bounds_null = np.array([[0.001, 1.]])
h_age_oxygen.h_null = Hypothesis(f_null, bounds_null, params=('f_O2',), features=features, labels=labels, log=(True,))

We can calculate the Bayesian evidence supporting h_age_oxygen in favor of h_null from our simulated dataset.

results =
print("The evidence in favor of the hypothesis is: dlnZ = {:.1f} (corresponds to p = {:.1E})".format(results['dlnZ'], np.exp(-results['dlnZ'])))
The evidence in favor of the hypothesis is: dlnZ = 9.9 (corresponds to p = 4.9E-05)

The default nested sampling test reveals some compelling evidence in favor of the hypothesis, but it may not be the most efficient test for this problem.

We can also use the Mann-Whitney U test to determine whether the typical age of planets with oxygen-rich atmospheres is higher than that of oxygen-poor planets. This test should be more sensitive, as it makes no specific assumptions about the functional form of the correlation (i.e. func defined above is not used).

results =, method='mannwhitney')
print('Correlation detected with p = {:.1E} significance'.format(results['p']))
Correlation detected with p = 1.2E-05 significance

Typically, the Mann-Whitney test detects the correlation with even greater significance (i.e. lower p-values)

Note for iPython/Jupyter users: We will need to reload the generator and h_age_oxygen objects here to replace the ones you have defined above. These will produce the same results, but the next code block uses the multiprocessing module which is incompatible with functions defined in iPython.

generator = Generator('transit')
from bioverse.hypothesis import h_age_oxygen

Computing statistical power

Thus far, we have assumed the fraction of planets with life to be f_life = 80% and t_half = 3 Gyr. If fewer planets are inhabited, or if the evolutionary timescale is much longer than the maximum ages probed (~10 Gyr), then the correlation will be more difficult to detect. Let’s test the sensitivity of our results to both of these parameters simultaneously using the test_hypothesis_grid function.

Once again, we will use the more sensitive Mann-Whitney test to determine whether the correlation exists. This may take up to ten minutes - reduce N_grid for quicker results.

N_grid = 8
f_life = np.logspace(-1, 0, N_grid)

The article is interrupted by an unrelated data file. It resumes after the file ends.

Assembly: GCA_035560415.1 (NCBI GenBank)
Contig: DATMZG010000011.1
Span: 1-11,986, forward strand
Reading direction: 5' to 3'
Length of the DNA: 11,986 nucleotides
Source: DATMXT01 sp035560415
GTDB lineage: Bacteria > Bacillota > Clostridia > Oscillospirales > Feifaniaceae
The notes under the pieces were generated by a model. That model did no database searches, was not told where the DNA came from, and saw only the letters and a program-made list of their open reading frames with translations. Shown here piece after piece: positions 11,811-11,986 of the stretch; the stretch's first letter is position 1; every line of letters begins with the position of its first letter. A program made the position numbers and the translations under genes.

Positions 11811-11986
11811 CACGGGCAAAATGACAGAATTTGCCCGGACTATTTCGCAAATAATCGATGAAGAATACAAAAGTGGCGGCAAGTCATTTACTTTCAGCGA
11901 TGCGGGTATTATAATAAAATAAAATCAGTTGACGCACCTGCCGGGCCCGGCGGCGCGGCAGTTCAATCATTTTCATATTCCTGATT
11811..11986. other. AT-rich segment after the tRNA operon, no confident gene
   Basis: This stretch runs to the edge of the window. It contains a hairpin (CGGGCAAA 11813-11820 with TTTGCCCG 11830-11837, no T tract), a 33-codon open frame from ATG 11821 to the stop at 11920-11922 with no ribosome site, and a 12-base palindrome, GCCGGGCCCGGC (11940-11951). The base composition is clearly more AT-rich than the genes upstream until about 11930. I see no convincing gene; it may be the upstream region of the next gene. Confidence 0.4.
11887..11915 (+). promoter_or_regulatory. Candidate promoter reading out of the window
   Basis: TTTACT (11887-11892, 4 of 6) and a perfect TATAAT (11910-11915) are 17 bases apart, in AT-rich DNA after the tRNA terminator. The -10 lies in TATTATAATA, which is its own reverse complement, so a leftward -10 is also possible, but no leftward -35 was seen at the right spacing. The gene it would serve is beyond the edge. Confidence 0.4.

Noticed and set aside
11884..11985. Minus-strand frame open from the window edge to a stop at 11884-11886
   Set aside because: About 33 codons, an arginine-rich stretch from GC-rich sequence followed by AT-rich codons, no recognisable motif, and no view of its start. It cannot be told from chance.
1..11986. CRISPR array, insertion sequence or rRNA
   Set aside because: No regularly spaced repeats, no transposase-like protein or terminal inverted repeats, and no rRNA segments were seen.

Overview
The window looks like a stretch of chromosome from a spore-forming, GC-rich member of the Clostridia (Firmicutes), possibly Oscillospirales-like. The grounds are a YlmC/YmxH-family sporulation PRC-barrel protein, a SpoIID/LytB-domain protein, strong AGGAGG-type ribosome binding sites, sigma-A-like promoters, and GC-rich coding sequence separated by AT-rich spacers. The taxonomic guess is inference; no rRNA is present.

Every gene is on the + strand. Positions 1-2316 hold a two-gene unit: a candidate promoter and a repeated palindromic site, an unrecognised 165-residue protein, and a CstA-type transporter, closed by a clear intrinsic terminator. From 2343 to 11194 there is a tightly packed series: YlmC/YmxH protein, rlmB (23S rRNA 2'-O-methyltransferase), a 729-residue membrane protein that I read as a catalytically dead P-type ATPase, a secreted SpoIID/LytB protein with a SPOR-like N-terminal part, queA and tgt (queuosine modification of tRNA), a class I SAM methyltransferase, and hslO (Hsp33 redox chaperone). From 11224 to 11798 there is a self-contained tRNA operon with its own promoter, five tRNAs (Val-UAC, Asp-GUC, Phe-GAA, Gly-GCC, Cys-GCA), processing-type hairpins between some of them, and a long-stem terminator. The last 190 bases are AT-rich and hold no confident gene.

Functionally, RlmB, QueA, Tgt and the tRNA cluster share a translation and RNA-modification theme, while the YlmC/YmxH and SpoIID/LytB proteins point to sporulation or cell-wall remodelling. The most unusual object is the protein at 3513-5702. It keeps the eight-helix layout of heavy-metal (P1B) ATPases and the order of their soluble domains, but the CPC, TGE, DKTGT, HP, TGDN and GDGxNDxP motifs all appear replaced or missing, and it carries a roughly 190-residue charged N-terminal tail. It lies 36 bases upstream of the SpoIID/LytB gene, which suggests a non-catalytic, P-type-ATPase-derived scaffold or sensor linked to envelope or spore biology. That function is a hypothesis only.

t_half = np.logspace(np.log10(0.5), np.log10(50), N_grid)
results = analysis.test_hypothesis_grid(h_age_oxygen, generator, survey, method='mannwhitney', f_life=f_life, t_half=t_half, N=20, processes=8, t_total=10*365.25)
100%|██████████| 1280/1280 [10:18<00:00,  2.07it/s]

Now, we will use the plot_power_grid() function of the plots module to plot the statistical power of the survey (i.e. the fraction of tests achieving p < 0.05 significance) versus both parameters.

plots.plot_power_grid(results, method='p', axes=('f_life', 't_half'), labels=('Fraction of EECs w/ life', 'Oxygenation timescale (Gyr)'), log=(True, True), levels=None)

The “sweet spot” where high statistical power is achieved is where life is common (f_life > 50%) and the oxygenation timescale falls within ~2-10 Gyr.

We can also investigate the survey’s sensitivity as a function of total survey time. Let’s try values from 0.1 to 10 years, assuming f_life = 50% and t_half = 3 Gyr. This will take a few minutes.

t_total = np.logspace(-1, 1, 10) * 365.25
results = analysis.test_hypothesis_grid(h_age_oxygen, generator, survey, method='mannwhitney', f_life=0.5, N=20, processes=8, t_total=t_total)
100%|██████████| 200/200 [01:52<00:00,  1.77it/s]
fig, ax = plt.subplots(1, 2, figsize=(12, 4))

ax[0].plot(t_total, results['p'].mean(axis=-1), lw=5)
ax[0].set_xlabel('Total time (d)', fontsize=20)
ax[0].set_ylabel('p', fontsize=20)
ax[0].axhline(0.05, lw=5, c='black', linestyle='dashed')

power = analysis.compute_statistical_power(results, method='p', threshold=0.05)
ax[1].plot(t_total, power, lw=5)
ax[1].set_xlabel('Total time (d)', fontsize=20)
ax[1].set_ylabel('Statistical power', fontsize=20)
ax[1].axhline(0.8, lw=5, c='black', linestyle='dashed')


Approximately 1-2 years will be required to detect the correlation under these assumptions.